Pyjion - A JIT for Python based upon CoreCLR
C++ Other
Switch branches/tags
Nothing to show
Clone or download
Latest commit 5f55e71 May 14, 2018
Failed to load latest commit information.
CoreCLR @ c6de64f Use release/1.0.0-rc2 branch of CoreCLR, and fix resulting breakages.… May 21, 2016
Docs Don't include Sphinx build output in wc May 24, 2016
Patches/CoreCLR Remove Python patches May 30, 2017
Perf Update benchmark info May 13, 2016
Pyjion Revert "Linux" May 14, 2018
Python @ 2773add Move tracking branch to 3.6 May 20, 2017
Test Get rid of TraceInfo, move state into PyjionJittedCode May 30, 2017
Tests Fixup formatting Jun 2, 2017
Tools Fix generated output to handle when a type doesn't lead to a branch Sep 28, 2015
.gitattributes Update CoreCLR to a newer commit so that it will build under VS 2015 … Dec 3, 2015
.gitignore Don't include Sphinx build output in wc May 24, 2016
.gitmodules Use the release branch of CoreCLR May 19, 2016
BuildDebugPython.bat Make building from the command-line much easier Apr 12, 2016
BuildDeps.cmd Use release/1.0.0-rc2 branch of CoreCLR, and fix resulting breakages.… May 21, 2016 Add code of conduct referenced in Jun 21, 2017 Make building from the command-line much easier Apr 12, 2016
CopyFiles.bat Fixup EXTENDED_ARG handling for branches May 26, 2017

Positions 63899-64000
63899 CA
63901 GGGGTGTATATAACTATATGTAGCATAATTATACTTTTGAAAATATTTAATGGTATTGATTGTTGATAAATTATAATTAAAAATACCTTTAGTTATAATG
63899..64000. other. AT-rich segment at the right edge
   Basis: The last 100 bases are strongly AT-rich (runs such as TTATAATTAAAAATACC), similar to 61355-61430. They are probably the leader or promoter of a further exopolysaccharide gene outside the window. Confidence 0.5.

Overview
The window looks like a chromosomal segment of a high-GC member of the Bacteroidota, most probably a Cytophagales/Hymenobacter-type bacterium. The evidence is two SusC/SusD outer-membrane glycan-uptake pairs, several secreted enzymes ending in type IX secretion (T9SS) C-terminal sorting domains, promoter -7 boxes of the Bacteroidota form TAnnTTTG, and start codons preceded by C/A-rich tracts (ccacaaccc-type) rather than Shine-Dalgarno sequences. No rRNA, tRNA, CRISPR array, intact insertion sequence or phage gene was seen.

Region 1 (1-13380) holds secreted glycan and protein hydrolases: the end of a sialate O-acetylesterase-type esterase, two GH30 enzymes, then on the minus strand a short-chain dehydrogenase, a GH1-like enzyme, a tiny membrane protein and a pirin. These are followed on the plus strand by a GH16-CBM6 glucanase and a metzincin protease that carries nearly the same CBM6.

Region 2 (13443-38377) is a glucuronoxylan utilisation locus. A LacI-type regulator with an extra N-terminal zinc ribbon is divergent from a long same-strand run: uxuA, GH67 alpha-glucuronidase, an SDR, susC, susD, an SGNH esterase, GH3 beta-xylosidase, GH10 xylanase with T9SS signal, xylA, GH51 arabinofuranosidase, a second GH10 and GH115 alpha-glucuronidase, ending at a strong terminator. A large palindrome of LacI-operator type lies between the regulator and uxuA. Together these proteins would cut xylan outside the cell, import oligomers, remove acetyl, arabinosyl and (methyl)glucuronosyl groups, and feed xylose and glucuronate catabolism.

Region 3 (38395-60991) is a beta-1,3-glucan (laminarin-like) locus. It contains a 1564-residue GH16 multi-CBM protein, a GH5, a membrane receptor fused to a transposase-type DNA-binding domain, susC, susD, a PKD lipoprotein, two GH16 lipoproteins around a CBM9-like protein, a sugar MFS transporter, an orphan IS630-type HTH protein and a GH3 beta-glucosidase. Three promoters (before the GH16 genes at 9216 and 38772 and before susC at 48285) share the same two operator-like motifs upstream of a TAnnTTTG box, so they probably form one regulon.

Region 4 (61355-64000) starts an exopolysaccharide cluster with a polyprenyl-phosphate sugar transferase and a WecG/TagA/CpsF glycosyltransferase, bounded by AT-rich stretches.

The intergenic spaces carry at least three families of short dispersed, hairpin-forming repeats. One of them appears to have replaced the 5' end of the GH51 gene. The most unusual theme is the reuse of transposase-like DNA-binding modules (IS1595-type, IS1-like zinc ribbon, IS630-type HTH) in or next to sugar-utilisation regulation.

DebugBuild.bat Make building from the command-line much easier Apr 12, 2016 Update Jul 21, 2015
PatchDeps.bat Remove Python patches May 30, 2017 Remove Python patches May 30, 2017
Pyjion.sln add tracing and specilization of functions based upon tracing informa… Apr 5, 2016 Add a note about frequency of progress Jan 2, 2017


Designing a JIT API for CPython

A note on development

This is a side project at work for the project maintainers, and so progress can be sporadic. In spite of that we do accept contributions at any time and will attempt to respond to them promptly.


What are the goals of this project?

There are three goals for this project.

  1. Add a C API to CPython for plugging in a JIT
  2. Develop a JIT module using CoreCLR utilizing the C API mentioned in goal #1
  3. Develop a C++ framework that any JIT targetting the API in goal #1 can use to make development easier

Goal #1 is to make it so that CPython can have a JIT plugged in as desired (CPython is the Python implementation you download from That would allow for an ecosystem of JIT implementations for Python where users can choose the JIT that works best for their use-case. And by using CPython we hope to have compatibility with all code that it can run (both Python code as well as C extension modules).

Goal #2 is to develop a JIT for CPython using the JIT provided by the CoreCLR. It's cross-platform, liberally licensed, and the original creator of Pyjion has a lot of experience with it.

Goal #3 is to abstract out all of the common bits required to write a JIT implementation for CPython. The idea is to create a framework where JIT implementations only have to worry about JIT-specific stuff like how to do addition and not when to do addition.

Is there a Python Enhancement Proposal (PEP) for this?

We have written a PEP, it was accepted by the Python development team, and will be implemented in Python 3.6.